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Grading Beef -- is it uniquely a United States system?

ipsedixit Dec 16, 2011 08:05 PM

The grades used to differentiate beef used by the USDA -- Prime, Choice, Select, etc. -- is it a purely U.S. thing?

Do other countries grade their beef on a (similar?) sliding scale based on intramuscular fat and age of the cattle?

If they don't, then are there no systems in place to differentiate one cut of beef from another -- other than perhaps by sight?

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  1. pikawicca RE: ipsedixit Dec 16, 2011 08:12 PM

    The Japanese take grading beef to an insane level. Not speaking as an expert, but IME, Europeans don't do this. Each region traditionally raises a certain breed of cattle (on grass). They are not finished on grain, so the marbling is low. Which is not to say that the beef is bad -- I love it. I suspect that all of this is changing, as the American model of factory farming spreads its nasty tentacles.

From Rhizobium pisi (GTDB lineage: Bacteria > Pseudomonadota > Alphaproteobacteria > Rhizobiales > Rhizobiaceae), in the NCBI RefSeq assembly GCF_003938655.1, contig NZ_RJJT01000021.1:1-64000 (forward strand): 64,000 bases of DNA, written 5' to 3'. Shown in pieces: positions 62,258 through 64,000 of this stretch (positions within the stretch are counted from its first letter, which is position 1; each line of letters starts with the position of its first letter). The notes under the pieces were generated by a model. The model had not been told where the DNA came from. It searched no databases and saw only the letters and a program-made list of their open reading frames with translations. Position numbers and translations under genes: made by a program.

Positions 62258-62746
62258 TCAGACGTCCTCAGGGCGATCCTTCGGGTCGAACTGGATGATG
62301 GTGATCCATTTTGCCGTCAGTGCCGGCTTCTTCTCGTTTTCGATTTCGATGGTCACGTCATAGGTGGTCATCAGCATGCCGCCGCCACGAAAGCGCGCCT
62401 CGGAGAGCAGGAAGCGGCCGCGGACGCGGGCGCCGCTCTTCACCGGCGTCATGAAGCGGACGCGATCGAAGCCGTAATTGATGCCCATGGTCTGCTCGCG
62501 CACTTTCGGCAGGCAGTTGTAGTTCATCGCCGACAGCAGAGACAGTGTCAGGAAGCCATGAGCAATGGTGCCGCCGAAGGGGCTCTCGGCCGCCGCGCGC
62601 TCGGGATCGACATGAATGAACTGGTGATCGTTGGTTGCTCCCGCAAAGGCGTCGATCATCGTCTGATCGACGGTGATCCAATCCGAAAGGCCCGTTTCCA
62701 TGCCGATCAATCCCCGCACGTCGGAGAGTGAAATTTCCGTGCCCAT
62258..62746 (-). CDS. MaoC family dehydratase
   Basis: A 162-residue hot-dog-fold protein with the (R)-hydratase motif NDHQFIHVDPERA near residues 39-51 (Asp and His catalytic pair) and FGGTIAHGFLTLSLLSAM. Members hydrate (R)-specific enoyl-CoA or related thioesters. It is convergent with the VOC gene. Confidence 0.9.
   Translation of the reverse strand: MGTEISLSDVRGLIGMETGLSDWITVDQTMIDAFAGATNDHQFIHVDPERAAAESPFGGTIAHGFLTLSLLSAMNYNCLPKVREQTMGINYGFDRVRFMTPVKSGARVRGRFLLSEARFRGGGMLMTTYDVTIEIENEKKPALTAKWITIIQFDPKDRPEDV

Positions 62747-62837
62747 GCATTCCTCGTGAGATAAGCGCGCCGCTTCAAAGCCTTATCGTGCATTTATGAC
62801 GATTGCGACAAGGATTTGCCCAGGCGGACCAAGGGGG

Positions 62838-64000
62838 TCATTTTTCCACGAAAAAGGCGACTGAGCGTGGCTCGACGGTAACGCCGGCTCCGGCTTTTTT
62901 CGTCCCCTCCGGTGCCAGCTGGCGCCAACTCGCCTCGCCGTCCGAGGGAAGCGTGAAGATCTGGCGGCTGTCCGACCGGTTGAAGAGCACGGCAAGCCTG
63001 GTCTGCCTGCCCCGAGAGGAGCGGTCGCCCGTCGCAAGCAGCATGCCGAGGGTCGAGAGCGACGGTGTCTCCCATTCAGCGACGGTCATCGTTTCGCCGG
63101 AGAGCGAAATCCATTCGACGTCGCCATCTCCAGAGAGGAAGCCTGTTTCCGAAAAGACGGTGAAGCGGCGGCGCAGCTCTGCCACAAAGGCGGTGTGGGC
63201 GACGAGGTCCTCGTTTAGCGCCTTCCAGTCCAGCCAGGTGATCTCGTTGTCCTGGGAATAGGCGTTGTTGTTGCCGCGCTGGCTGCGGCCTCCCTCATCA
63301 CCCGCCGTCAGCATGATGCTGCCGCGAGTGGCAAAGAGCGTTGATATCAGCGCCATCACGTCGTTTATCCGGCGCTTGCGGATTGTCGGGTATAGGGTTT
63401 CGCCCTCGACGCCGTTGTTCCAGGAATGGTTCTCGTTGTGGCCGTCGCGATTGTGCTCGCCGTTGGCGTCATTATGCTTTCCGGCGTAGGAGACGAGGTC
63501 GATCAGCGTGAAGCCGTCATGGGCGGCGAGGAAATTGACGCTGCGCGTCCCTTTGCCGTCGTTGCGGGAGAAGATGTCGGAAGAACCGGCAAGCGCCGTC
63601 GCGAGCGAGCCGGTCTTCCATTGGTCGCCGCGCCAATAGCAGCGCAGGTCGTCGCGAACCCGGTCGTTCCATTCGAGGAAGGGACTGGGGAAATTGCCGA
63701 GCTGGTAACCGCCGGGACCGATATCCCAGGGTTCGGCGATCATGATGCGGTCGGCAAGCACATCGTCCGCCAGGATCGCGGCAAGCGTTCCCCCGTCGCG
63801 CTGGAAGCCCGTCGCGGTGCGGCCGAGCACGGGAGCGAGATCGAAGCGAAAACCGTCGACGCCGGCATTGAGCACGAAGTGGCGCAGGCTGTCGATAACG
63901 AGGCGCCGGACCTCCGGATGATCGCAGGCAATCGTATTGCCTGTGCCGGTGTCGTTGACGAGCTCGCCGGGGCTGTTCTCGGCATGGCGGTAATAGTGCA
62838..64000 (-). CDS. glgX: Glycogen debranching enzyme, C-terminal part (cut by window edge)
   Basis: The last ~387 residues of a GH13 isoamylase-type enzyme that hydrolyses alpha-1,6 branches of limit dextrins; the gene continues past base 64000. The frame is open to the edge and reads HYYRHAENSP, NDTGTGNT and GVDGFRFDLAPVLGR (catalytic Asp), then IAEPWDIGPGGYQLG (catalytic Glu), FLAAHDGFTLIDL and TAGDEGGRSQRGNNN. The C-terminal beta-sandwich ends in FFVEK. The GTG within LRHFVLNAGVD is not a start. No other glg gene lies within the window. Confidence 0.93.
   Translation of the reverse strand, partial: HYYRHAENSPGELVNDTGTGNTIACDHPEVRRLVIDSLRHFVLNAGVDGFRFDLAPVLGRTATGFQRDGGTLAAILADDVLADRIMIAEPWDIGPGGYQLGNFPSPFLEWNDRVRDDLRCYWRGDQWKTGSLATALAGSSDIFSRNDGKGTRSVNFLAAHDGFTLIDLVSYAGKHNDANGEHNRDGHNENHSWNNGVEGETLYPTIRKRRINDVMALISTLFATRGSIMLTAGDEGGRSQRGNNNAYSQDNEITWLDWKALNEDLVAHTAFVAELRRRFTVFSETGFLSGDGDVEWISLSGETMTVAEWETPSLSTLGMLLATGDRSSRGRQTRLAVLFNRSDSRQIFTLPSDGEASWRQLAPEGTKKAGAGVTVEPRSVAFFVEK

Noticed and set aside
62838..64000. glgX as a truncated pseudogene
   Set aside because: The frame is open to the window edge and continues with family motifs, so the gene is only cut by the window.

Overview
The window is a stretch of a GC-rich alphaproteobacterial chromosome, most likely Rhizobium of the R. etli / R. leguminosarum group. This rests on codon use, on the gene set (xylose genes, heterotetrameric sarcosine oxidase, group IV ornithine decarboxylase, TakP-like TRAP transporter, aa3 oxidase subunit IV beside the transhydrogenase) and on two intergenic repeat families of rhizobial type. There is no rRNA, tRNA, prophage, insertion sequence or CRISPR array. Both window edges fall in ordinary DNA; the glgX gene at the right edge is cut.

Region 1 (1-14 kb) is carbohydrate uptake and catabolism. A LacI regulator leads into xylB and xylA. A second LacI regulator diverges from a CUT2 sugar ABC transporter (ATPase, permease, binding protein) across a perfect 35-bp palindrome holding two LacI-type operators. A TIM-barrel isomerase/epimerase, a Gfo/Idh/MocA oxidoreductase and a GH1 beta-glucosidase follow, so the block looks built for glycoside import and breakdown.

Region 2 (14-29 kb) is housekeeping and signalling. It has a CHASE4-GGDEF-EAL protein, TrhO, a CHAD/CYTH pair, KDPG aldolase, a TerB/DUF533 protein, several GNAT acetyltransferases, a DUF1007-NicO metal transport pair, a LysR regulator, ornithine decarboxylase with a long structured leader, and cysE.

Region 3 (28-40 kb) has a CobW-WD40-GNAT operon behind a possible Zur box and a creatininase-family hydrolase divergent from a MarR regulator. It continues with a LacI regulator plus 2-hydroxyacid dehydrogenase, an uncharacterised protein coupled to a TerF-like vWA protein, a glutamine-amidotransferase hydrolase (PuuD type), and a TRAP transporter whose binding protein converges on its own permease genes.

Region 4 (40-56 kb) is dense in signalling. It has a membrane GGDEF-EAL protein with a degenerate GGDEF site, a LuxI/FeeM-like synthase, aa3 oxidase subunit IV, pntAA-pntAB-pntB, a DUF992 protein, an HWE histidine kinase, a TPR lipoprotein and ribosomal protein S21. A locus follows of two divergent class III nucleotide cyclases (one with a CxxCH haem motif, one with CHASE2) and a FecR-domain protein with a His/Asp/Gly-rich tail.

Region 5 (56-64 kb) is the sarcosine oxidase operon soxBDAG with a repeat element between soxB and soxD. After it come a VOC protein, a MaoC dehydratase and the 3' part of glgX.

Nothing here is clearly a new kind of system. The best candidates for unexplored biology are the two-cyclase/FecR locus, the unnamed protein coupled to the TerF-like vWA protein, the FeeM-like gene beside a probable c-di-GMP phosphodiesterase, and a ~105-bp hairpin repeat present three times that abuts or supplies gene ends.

1. h
      Harters RE: ipsedixit Dec 17, 2011 02:53 AM

      We certainly don't grade meat like that in the UK and I don't recall seeing anything similar in the other European countries I visit regularly.

      1. hannaone RE: ipsedixit Dec 17, 2011 07:09 AM



        1. f
          FEF RE: ipsedixit Dec 17, 2011 07:47 PM

          I think most developed countries have some sort of system. Canada does:


          And Japan does. In fact, on the Japanese grading scale, Certified Angus Beef is about like Select here in the States.

          2 Replies
          1. re: FEF
            Harters RE: FEF Dec 18, 2011 03:06 AM

            "I think most developed countries have some sort of system."

            I sort of realised that we're in the Third World here in Europe

            1. re: Harters
              ipsedixit RE: Harters Dec 18, 2011 11:47 AM


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